Clinical data
AHFS/Drugs.comInternational Drug Names
Routes of
IV, IM, SC, Other
ATC code
  • none
Legal status
Legal status
Pharmacokinetic data
  • 2-Ethylamino-2-(2-thienyl)cyclohexanone
CAS Number
PubChem CID
CompTox Dashboard (EPA)
ECHA InfoCard100.034.559 Edit this at Wikidata
Chemical and physical data
Molar mass223.33 g·mol−1
3D model (JSmol)
  • O=C2C(c1sccc1)(NCC)CCCC2
  • InChI=1S/C12H17NOS/c1-2-13-12(11-7-5-9-15-11)8-4-3-6-10(12)14/h5,7,9,13H,2-4,6,8H2,1H3 checkY
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Tiletamine is a dissociative anesthetic and pharmacologically classified as an NMDA receptor antagonist.[1] It is related chemically to ketamine.[2] Tiletamine hydrochloride exists as odorless white crystals.

It is used in veterinary medicine in the combination product Telazol (tiletamine/zolazepam, 50 mg/ml of each in 5 ml vial) as an injectable anesthetic for use in cats and dogs.[3][4][5] It is sometimes used in combination with xylazine (Rompun) to chemically immobilize large mammals such as polar bears[6] and wood bison.[7] Telazol is the only commercially available tiletamine product in the United States. It is contraindicated in patients of an ASA score of III or greater and in animals with CNS signs, hyperthyroidism, cardiac disease, pancreatic or renal disease, pregnancy, glaucoma, or penetrating eye injuries.[3]

Society and Culture

Recreational use of telazol has been documented.[8] Animal studies have also shown that tiletamine produces rewarding and reinforcing effects.[9] Products that combine Tiletamine and Zolazepam are classified as Schedule III controlled substances in the United States.[10] Otherwise, as noted by the DEA, tiletamine is unscheduled: “…[R]ules applicable to the scheduling of tiletamine and zolazepam as individual entities are not warranted [or in effect] at this time. Neither tiletamine nor zolazepam, as discrete substances, is perceived to pose a significant threat to the health and general welfare at this time…”[11]


  1. ^ Klockgether T, Turski L, Schwarz M, Sontag KH, Lehmann J (October 1988). "Paradoxical convulsant action of a novel non-competitive N-methyl-D-aspartate (NMDA) antagonist, tiletamine". Brain Research. 461 (2): 343–348. doi:10.1016/0006-8993(88)90265-X. PMID 2846121. S2CID 41671395.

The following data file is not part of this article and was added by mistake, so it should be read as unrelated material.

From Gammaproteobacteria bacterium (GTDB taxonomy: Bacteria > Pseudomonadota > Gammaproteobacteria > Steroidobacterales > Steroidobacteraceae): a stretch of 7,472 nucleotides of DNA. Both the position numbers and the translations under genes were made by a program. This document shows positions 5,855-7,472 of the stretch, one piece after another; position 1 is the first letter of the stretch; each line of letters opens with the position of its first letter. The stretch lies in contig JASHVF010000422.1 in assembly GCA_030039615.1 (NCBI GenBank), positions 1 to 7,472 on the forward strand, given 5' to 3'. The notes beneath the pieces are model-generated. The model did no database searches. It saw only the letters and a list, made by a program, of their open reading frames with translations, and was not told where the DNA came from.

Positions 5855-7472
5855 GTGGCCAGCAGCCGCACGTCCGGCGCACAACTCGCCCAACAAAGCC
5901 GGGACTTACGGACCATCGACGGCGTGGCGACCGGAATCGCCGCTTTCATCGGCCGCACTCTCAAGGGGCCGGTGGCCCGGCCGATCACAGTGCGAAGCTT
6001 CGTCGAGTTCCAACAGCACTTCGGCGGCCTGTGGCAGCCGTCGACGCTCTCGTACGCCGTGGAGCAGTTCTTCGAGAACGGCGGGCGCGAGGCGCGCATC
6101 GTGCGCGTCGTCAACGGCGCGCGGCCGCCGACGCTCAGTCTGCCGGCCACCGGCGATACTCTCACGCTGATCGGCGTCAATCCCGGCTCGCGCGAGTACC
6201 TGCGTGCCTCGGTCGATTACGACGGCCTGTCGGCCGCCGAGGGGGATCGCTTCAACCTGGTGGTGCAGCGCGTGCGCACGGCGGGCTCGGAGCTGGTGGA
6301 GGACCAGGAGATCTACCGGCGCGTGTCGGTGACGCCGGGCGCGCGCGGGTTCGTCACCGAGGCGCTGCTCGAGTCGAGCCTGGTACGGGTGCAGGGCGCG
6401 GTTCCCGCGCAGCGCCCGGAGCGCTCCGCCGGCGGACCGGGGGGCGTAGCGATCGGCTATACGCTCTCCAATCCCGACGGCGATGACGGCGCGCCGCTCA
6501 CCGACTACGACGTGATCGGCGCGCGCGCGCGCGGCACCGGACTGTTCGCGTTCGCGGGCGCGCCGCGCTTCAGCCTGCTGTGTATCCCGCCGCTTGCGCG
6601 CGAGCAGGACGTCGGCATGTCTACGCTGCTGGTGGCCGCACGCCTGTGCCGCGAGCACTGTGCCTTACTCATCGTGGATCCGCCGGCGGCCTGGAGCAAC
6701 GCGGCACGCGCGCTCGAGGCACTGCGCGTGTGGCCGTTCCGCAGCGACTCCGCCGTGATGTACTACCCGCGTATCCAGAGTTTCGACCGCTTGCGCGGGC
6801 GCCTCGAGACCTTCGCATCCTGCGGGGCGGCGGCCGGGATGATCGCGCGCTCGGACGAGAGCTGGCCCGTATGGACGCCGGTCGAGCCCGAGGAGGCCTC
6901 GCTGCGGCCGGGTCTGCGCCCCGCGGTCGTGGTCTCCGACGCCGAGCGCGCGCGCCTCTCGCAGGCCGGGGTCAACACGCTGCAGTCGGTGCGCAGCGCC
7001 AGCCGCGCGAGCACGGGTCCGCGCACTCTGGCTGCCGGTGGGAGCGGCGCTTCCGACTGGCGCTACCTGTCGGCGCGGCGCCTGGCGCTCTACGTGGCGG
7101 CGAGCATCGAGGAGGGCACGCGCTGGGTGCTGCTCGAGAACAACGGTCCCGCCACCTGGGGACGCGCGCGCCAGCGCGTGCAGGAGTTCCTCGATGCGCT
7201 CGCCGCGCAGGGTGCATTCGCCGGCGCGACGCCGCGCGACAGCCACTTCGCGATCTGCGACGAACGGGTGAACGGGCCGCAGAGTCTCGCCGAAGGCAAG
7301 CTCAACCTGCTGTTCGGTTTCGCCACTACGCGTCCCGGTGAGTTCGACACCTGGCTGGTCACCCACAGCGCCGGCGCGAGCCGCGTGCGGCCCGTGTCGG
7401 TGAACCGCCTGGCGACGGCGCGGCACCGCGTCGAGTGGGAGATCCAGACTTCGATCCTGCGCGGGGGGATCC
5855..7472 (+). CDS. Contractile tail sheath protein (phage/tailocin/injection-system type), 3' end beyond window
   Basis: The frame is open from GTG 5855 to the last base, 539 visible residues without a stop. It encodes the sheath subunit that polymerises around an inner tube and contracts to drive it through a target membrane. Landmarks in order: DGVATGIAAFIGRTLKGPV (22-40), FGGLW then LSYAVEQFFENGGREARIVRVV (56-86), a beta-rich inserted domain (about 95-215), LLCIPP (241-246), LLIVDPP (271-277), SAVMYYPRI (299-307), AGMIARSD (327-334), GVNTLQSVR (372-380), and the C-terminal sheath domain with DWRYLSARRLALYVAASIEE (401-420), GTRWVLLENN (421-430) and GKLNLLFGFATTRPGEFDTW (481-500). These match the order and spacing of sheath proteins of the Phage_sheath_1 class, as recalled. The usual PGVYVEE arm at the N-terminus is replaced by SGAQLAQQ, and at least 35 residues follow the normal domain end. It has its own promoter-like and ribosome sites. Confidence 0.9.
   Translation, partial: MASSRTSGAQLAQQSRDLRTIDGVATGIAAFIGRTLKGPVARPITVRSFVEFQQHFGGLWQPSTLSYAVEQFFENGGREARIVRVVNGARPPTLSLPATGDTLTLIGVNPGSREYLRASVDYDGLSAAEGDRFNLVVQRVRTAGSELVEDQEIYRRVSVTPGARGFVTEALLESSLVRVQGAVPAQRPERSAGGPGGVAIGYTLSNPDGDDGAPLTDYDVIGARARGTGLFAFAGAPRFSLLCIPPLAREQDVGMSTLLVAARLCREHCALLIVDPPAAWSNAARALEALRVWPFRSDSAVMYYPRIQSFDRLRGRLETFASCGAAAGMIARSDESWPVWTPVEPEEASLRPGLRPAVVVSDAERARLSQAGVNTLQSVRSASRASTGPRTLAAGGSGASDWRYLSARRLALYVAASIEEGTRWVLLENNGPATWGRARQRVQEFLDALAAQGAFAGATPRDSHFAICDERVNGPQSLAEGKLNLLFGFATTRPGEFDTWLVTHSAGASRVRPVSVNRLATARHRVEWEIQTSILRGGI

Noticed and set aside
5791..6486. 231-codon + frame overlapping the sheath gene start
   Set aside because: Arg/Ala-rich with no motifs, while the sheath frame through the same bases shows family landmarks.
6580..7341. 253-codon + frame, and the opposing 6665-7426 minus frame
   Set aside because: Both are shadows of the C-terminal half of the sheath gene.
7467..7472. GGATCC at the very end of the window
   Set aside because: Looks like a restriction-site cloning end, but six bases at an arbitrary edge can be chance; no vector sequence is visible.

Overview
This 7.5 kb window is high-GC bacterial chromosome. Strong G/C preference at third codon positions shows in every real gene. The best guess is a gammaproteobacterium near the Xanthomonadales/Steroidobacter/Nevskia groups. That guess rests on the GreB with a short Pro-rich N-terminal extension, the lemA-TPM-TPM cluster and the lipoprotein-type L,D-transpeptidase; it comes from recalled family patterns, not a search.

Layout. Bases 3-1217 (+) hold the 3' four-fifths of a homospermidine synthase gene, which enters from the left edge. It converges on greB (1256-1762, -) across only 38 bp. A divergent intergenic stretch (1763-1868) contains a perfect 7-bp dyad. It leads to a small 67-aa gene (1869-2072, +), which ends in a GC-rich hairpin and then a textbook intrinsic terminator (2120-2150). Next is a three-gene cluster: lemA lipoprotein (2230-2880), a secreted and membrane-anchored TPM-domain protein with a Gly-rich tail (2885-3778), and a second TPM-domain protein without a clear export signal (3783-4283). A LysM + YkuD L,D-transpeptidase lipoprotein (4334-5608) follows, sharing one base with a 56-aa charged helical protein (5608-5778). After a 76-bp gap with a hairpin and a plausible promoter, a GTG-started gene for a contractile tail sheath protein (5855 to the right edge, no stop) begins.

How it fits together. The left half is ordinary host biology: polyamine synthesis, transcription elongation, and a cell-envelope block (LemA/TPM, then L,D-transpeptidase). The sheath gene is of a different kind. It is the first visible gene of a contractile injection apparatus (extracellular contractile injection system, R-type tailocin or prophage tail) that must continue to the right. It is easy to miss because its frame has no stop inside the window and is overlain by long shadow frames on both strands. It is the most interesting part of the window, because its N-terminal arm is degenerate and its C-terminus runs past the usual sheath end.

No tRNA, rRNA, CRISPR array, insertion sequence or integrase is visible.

2. ^ CID 26533 from PubChem
  3. ^ a b "Tiletamine". Drugs.com. Retrieved 5 January 2012.
  4. ^ Lin HC, Thurmon JC, Benson GJ, Tranquilli WJ (December 1993). "Telazol--a review of its pharmacology and use in veterinary medicine". Journal of Veterinary Pharmacology and Therapeutics. 16 (4): 383–418. doi:10.1111/j.1365-2885.1993.tb00206.x. PMID 8126757.
  5. ^ "Tiletamine". Toxnet. U.S. National Library of Medicine. 21 January 2009.
  6. ^ Cattet MR, Caulkett NA, Lunn NJ (July 2003). "Anesthesia of polar bears using xylazine-zolazepam-tiletamine or zolazepam-tiletamine". Journal of Wildlife Diseases. 39 (3): 655–664. doi:10.7589/0090-3558-39.3.655. PMID 14567228.
  7. ^ Caulkett NA, Cattet MR, Cantwell S, Cool N, Olsen W (January 2000). "Anesthesia of wood bison with medetomidine-zolazepam/tiletamine and xylazine-zolazepam/tiletamine combinations". The Canadian Veterinary Journal. 41 (1): 49–53. doi:10.4141/cjas61-007. PMC 1476335. PMID 10642872.
  8. ^ Quail MT, Weimersheimer P, Woolf AD, Magnani B (2001). "Abuse of telazol: an animal tranquilizer". Journal of Toxicology. Clinical Toxicology. 39 (4): 399–402. doi:10.1081/clt-100105161. PMID 11527235. S2CID 21280839.
  9. ^ de la Peña JB, Lee HC, de la Peña IC, Woo TS, Yoon SY, Lee HL, et al. (August 2012). "Rewarding and reinforcing effects of the NMDA receptor antagonist-benzodiazepine combination, Zoletil®: difference between acute and repeated exposure". Behavioural Brain Research. 233 (2): 434–442. doi:10.1016/j.bbr.2012.05.038. PMID 22659394. S2CID 25425333.
  10. ^ "Lists of: Scheduling Actions, Controlled Substances, Regulated Chemicals" (PDF). Drug Enforcement Administration. Archived from the original (PDF) on 17 April 2016. Retrieved 5 January 2012.
  11. ^ "Schedules of Controlled Substances: Placement of Preparations Which Contain Both Tiletamine and Zolazepam into Schedule III" (PDF). Isomer Design. Drug Enforcement Administration. January 21, 1987. Archived (PDF) from the original on March 3, 2022. Retrieved January 16, 2023.